‘There are too many examples of charities being part of the problem’
Civil society’s biggest role in coming years is to move power to people and communities, but too many charities are “part of the problem” and are preventing this happening, a report published today says.
The message comes in a progress report from the Civil Society Futures Inquiry, which is half way through a two-year project to study and strengthen civil society.
“Emerging from what we’ve heard, the big role for civil society in the coming years is to generate a radical and creative shift which puts power in the hands of people and communities,” the report says.
It says the role of the sector is to create a “deep democracy” that excludes no one and engages people in their communities.
“But civil society is not yet fit for this purpose, and there are too many examples of charities and institutions being part of the problem,” the report says.
“Many people inside and outside of civil society organisations are concerned that they have lost their connection with the people they are there to serve, become too focussed on protecting reputations and income streams.
“Too often things are done to and for people, when it could be about creating conditions for people to do things on their own terms. Too often it’s about perpetuating patriarchal command-and-control.
“And yet we can see, from countless examples, glimpses of the civil society of the future — capable of putting people first, listening to the voices of many, practising shared and generous, open-hearted leadership, building real citizen and community participation, and doing it with creativity and flair often in networked, fluid and informal ways.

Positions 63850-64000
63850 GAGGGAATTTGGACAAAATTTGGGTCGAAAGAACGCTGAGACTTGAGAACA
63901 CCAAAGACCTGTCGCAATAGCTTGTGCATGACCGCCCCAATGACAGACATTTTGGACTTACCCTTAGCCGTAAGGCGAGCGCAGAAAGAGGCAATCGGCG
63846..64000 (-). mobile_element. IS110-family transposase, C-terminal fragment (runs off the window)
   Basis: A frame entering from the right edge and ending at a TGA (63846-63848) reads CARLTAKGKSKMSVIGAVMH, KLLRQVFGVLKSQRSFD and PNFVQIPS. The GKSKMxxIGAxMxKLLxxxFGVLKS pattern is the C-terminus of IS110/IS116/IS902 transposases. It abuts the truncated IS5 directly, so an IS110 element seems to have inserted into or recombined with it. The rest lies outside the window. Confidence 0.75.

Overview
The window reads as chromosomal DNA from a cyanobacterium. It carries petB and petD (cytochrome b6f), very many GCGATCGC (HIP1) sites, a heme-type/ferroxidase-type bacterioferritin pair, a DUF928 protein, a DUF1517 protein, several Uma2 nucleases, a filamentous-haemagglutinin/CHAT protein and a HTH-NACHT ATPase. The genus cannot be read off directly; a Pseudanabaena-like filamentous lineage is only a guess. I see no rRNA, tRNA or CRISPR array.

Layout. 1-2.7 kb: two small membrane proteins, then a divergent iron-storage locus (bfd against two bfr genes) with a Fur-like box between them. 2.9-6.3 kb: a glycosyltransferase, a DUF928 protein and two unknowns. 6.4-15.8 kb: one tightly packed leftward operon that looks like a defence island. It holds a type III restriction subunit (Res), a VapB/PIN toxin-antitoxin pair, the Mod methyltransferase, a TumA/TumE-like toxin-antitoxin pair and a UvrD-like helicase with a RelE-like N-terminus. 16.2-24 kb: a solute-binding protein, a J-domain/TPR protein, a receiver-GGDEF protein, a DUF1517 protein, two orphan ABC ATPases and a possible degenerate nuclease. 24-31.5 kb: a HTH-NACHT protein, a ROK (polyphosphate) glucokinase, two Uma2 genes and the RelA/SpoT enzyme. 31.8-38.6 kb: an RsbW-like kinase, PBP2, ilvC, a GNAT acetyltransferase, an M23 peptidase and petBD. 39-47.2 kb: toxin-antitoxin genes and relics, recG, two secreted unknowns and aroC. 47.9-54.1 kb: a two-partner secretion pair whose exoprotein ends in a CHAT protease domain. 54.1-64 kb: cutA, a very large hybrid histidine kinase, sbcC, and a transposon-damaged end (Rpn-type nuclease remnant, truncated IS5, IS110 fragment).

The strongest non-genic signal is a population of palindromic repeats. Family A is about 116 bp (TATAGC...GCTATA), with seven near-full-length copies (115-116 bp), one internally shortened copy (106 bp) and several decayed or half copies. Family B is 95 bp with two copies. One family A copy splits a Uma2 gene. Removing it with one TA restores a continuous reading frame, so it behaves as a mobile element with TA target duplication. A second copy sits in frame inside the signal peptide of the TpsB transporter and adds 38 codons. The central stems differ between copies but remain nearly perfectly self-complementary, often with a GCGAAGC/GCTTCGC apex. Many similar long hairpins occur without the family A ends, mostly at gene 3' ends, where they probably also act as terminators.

“Now is the time for all of us who make up civil society to lead our own future.”
Julia Unwin, chair of the Civil Society Futures Inquiry, has said the sector has divisions of its own.
She told Civil Society News she had been struck by the divisions between big and small charities, and the sector needs to “get really serious about where power sits” to tackle the deep divisions in society.
Unwin told Civil Society News that she was “impressed by the enthusiasm and interest there has been within the broader civil society to take part” and urged people to continue to get in touch.
‘Strength is in the ability to connect people’
Unwin also said that the sector’s big strength was in its “capability to make connections between people”.
She said that the world is “changing”, which presents “challenges and opportunities” and urged the sector to “building on the strength of our reputation” and warned that it can’t “can’t sit on its laurels”.
‘We want to hear from as many people as possible’
Unwin urged people to get in touch with the inquiry with their thoughts before the end of 2018.
So far, it has heard from 1,500 people and had 57 written submissions.
The progress highlights the number of structural changes shaping society.
The inquiry will continue to hold events and will also hold a festival highlighting examples of change in the autumn.
It plans to produce recommendations next year.
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